# X-ray absorption spectroscopy studies of electrochemical processes

Smila-Castro, Ornella (2012). X-ray absorption spectroscopy studies of electrochemical processes. University of Birmingham. Ph.D.

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## Abstract

Electron transfer is a key part of many chemical, biological and physical processes, that is commonly studied by electrochemical methods, which give insight into reaction mechanisms but no structural information. It is necessary to combine electroanalysis with another technique to gain essential knowledge of metal-ligand bond length and oxidation states. X-ray absorption spectroscopy (XAS) can provide these data for species in dilute solution and, if combined with electrochemistry, could potentially provide powerful insight into electron transfer reactions. This dissertation describes the development and application of techniques for the study of electrochemical intermediates by XAS. Chapters 2 and 3 introduce the theory and practice of electrochemistry and spectroscopy with emphasis on XAS. Chapter 4 describes the development of variable-temperature spectroelectrolysis cells for the study of electrochemical intermediates. In Chapter 5, the electrochemical behaviour of Cp$$^ \ast$$Rh(CO)$$_2$$, is investigated as an organometallic compound representative of the redox chemistry studied in this thesis. Chapter 6 describes a new approach to the study of electrochemical intermediates in which a miniature electrolysis cell is combined with a microdispenser so that electrochemical intermediates can be generated and then dispensed, quenched at low temperature prior to study by XAS. Chapter 7 contains final conclusions.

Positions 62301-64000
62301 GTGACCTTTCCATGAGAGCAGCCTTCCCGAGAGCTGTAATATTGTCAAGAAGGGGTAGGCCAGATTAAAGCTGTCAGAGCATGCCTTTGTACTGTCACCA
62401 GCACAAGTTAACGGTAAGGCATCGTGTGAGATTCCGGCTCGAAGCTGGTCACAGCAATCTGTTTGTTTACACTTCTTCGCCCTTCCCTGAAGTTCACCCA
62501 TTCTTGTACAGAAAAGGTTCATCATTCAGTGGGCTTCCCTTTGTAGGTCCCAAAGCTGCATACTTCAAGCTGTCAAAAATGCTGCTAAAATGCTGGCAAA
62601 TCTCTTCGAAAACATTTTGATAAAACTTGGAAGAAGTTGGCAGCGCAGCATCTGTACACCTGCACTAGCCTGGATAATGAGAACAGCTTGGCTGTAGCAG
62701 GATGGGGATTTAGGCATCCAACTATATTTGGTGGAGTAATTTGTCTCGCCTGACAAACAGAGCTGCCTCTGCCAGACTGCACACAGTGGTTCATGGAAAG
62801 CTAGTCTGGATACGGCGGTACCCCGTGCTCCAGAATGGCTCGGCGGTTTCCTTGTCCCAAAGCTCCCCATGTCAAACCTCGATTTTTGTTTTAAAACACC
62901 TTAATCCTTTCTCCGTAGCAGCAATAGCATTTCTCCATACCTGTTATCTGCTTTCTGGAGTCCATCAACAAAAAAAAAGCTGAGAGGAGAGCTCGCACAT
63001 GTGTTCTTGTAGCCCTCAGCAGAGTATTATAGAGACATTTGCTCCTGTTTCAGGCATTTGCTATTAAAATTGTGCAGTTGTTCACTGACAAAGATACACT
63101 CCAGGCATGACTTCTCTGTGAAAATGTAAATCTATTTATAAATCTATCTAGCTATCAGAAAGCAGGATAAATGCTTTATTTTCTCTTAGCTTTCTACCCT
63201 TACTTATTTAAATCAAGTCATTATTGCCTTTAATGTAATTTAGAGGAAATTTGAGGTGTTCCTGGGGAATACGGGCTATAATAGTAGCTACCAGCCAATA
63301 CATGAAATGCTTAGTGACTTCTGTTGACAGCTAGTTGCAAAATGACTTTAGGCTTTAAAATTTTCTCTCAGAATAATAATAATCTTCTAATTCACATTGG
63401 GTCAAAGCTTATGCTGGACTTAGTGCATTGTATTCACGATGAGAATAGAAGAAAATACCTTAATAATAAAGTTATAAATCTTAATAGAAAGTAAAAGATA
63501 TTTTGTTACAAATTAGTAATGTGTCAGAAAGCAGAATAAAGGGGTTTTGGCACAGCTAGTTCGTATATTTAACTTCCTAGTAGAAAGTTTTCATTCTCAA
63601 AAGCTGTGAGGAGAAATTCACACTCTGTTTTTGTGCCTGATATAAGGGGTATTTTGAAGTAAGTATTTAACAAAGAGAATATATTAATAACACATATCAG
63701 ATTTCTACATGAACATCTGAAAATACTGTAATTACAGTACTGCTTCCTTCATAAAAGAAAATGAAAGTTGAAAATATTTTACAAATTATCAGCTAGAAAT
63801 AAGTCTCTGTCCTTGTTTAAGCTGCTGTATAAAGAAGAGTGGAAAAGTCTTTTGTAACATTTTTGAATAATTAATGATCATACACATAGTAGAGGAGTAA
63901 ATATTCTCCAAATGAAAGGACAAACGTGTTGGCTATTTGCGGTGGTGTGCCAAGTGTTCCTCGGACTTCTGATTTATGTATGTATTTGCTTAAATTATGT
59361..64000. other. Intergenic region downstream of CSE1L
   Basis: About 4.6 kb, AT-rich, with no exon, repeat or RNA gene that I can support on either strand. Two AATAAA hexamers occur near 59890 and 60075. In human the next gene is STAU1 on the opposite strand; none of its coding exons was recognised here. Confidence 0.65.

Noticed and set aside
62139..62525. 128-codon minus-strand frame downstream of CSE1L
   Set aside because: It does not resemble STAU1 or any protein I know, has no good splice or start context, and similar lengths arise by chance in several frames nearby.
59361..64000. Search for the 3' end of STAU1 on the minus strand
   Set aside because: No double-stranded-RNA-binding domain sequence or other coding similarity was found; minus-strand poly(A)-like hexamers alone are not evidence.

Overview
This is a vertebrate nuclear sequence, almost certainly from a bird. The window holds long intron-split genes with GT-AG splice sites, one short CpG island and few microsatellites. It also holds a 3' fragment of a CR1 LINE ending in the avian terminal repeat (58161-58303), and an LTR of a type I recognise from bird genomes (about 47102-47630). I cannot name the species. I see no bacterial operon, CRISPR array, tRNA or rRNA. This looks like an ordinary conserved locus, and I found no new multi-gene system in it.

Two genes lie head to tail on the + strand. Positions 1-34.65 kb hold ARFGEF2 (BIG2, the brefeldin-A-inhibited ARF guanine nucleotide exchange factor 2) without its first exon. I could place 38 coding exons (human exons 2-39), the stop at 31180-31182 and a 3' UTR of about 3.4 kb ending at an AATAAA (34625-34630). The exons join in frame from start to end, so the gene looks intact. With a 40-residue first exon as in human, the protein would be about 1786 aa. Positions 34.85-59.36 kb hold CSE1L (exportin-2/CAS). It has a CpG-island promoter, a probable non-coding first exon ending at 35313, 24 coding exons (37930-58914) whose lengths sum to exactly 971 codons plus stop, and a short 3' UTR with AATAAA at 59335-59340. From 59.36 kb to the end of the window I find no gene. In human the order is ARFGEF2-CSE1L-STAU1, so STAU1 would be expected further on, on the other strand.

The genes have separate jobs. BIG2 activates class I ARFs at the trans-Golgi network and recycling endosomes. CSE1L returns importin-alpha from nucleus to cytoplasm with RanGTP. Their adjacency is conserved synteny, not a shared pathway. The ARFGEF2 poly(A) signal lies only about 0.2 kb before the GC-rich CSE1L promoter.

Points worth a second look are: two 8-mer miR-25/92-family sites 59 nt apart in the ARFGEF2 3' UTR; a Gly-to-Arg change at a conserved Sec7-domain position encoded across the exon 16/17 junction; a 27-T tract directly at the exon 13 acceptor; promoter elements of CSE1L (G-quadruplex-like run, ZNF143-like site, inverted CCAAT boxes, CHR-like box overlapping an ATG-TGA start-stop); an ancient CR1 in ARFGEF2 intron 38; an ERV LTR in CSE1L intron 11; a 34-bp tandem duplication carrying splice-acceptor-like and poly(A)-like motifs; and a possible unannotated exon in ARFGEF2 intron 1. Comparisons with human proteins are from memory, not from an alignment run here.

Type of Work: Thesis (Doctorates > Ph.D.)
Award Type: Doctorates > Ph.D.
Supervisor(s):
Supervisor(s)EmailORCID
Rayment, TrevorUNSPECIFIEDUNSPECIFIED
Licence:
College/Faculty: Colleges (2008 onwards) > College of Engineering & Physical Sciences
School or Department: School of Chemistry
Funders: Engineering and Physical Sciences Research Council
Subjects: Q Science > QD Chemistry
Q Science > QH Natural history > QH301 Biology
T Technology > T Technology (General)
URI: http://etheses.bham.ac.uk/id/eprint/3766

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